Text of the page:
The drive to privatize water distribution and resources is gaining steam in Latin America. Although transnational water companies have suffered setbacks in places like Puerto Rico, Bolivia, and Uruguay, they continue with plans to appropriate the region’s hydrological resources—rivers, aquifers, wells, and aqueduct systems. While “privatization” has become a loaded term in the water business, companies prefer a softer discourse, employing concepts such as “decentralization,” “civil society participation,” and “sustainable development.”
In April, over 400 participants from Mexico and countries throughout the hemisphere met in Mexico City at the First People’s Workshop in Defense of Water . Organized by the Mexican Center for Social Analysis, Information, and Training (CASIFOP) and Center for Study of Rural Change (CECCAM), the ETC Group, and the Polaris Institute of Canada, the workshop brought together small farmers, indigenous peoples, labor union representatives, members of urban movements, researchers, students, and civil society groups to compare notes and share their experiences with privatized water services and attempts to transfer water management to transnational companies. Participants also discussed possible pathways toward consolidating and furthering the defense of the liquid as a human right for everyone, managed in a sustainable, democratic, and responsible manner.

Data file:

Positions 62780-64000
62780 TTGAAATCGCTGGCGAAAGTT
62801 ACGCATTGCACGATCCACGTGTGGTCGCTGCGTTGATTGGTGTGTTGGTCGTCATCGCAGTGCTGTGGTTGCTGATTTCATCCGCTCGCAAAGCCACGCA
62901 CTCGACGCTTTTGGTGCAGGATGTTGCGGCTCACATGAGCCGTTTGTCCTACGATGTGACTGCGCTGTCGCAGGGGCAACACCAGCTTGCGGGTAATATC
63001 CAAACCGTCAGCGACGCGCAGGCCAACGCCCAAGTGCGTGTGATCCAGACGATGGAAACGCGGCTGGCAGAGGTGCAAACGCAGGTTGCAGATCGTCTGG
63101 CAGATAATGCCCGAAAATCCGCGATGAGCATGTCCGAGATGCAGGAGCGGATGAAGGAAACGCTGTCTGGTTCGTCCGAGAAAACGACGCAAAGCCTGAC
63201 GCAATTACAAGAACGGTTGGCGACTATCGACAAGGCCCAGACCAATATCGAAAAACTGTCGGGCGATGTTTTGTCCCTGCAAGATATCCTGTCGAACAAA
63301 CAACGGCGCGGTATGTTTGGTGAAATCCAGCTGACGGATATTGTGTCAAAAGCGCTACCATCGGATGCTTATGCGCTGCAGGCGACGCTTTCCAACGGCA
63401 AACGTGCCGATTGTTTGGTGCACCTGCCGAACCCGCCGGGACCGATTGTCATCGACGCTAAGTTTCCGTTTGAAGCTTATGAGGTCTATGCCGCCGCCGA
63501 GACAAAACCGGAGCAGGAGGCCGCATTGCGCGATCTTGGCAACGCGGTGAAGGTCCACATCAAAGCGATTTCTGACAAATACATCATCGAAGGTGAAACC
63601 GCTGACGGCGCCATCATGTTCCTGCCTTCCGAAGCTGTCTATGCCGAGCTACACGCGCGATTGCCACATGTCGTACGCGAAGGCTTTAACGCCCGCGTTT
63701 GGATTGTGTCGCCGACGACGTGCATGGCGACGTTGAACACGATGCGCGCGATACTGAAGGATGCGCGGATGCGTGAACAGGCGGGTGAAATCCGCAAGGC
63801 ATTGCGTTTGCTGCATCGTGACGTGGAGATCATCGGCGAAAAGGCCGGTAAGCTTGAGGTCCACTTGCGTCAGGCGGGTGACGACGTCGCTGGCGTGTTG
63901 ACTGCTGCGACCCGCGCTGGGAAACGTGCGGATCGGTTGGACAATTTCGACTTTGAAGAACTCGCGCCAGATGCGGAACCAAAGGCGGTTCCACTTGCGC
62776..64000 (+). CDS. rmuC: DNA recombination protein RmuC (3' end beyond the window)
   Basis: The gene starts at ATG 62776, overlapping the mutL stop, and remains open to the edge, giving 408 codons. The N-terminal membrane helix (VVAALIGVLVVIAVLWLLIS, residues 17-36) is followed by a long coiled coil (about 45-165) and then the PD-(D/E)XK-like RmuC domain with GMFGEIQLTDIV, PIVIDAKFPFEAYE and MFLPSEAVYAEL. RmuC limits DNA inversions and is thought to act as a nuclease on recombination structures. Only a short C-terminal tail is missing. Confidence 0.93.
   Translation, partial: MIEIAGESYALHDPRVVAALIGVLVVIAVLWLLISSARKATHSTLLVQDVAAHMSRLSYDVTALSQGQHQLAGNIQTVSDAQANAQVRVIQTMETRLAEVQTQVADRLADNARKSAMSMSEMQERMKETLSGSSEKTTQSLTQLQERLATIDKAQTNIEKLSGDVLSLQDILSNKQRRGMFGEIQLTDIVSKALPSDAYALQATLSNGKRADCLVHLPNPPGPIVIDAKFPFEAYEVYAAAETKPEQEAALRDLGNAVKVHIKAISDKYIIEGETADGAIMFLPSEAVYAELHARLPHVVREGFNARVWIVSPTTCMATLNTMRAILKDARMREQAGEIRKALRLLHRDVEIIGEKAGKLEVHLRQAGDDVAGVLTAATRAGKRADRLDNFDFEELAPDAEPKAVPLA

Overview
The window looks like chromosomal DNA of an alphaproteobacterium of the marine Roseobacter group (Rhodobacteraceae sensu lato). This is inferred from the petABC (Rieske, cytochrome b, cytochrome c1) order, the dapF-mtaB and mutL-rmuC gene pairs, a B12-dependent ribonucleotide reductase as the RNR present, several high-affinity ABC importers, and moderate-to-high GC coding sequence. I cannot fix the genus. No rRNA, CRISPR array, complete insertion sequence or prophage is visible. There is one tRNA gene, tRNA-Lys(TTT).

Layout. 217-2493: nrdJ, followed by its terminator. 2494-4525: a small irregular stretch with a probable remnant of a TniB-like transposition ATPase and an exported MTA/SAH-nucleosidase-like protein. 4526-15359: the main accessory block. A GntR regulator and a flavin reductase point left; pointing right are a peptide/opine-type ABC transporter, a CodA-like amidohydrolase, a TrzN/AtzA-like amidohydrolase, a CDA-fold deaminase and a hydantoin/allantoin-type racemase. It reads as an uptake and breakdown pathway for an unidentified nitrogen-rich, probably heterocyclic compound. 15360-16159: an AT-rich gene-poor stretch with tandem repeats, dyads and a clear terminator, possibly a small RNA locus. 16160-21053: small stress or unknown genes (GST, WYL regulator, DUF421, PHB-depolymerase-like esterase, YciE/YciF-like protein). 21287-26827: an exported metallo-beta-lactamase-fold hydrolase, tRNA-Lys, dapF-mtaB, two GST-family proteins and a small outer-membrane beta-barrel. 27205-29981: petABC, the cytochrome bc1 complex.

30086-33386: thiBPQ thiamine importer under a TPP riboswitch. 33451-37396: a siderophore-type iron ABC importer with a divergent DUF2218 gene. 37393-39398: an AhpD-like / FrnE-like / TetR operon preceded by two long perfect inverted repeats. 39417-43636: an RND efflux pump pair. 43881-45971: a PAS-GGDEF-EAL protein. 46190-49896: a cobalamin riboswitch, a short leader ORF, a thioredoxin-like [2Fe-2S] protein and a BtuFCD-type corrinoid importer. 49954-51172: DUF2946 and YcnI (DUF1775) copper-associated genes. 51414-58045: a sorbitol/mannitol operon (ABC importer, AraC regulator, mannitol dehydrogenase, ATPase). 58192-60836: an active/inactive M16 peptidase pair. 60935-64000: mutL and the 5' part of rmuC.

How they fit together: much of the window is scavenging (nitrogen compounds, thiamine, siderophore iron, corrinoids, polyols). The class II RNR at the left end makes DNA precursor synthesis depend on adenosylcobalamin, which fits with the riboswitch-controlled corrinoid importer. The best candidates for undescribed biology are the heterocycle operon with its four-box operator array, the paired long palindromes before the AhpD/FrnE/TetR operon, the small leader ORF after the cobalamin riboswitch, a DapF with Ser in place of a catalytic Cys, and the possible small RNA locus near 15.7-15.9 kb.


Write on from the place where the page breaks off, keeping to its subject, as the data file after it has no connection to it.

New ways to privatize water
In the course of nearly a hundred brief presentations, workshop participants discussed privatization of water services currently being promoted in their cities and communities and described their communities’ reactions. Tony Clarke laid the groundwork by identifying six modalities of water privatization:
* Privatization of municipal services in urban zones. In this modality, transnational corporations appropriate distribution networks and purifying facilities with the help of new legislation on water that permits participation of private contractors.
* Privatization of territories and bioregions. To quote a CASIFOP document: “The companies that trade and/or need bulk water for their activities seek the privatization of territories and entire bioregions to guarantee monopoly control over the resource, protected by legislative changes.”
* Privatization through diverting existing sources. Abundant water is provided to industrial users and agribusinesses through canals that divert whole rivers from their natural courses, and through the construction of infrastructure megaprojects like waterways and dams, at the expense of millions of traditional users including indigenous peoples and small farmers.
* Privatization by contamination. When major corporate users pollute the resource through use and abuse (for example mining, oil drilling, paper pulp, electricity generation, and toxic agrochemical-intensive industrial monocultures) they make it impossible for less-privileged sectors to use it.
* Privatization by bottling. Four transnationals (Coca Cola, Pepsico, Nestle, and Danone) control most of this prosperous business activity. These companies and their subsidiaries obtain water at extremely low cost and often in addition receive state subsidies to establish bottling plants. They then sell it for over a thousand times what it cost them to get it.
* Monopoly of technologies. Big industries not only squander and pollute water—a resource that belongs to all—but also control the technologies for its extraction and purification.
Justifications for Water Privatization
Workshop participants who have fought privatization in their cities in Nicaragua, Bolivia, and Ecuador, among others, stressed some of the fallacies behind the justifications for privatizing water services and resources.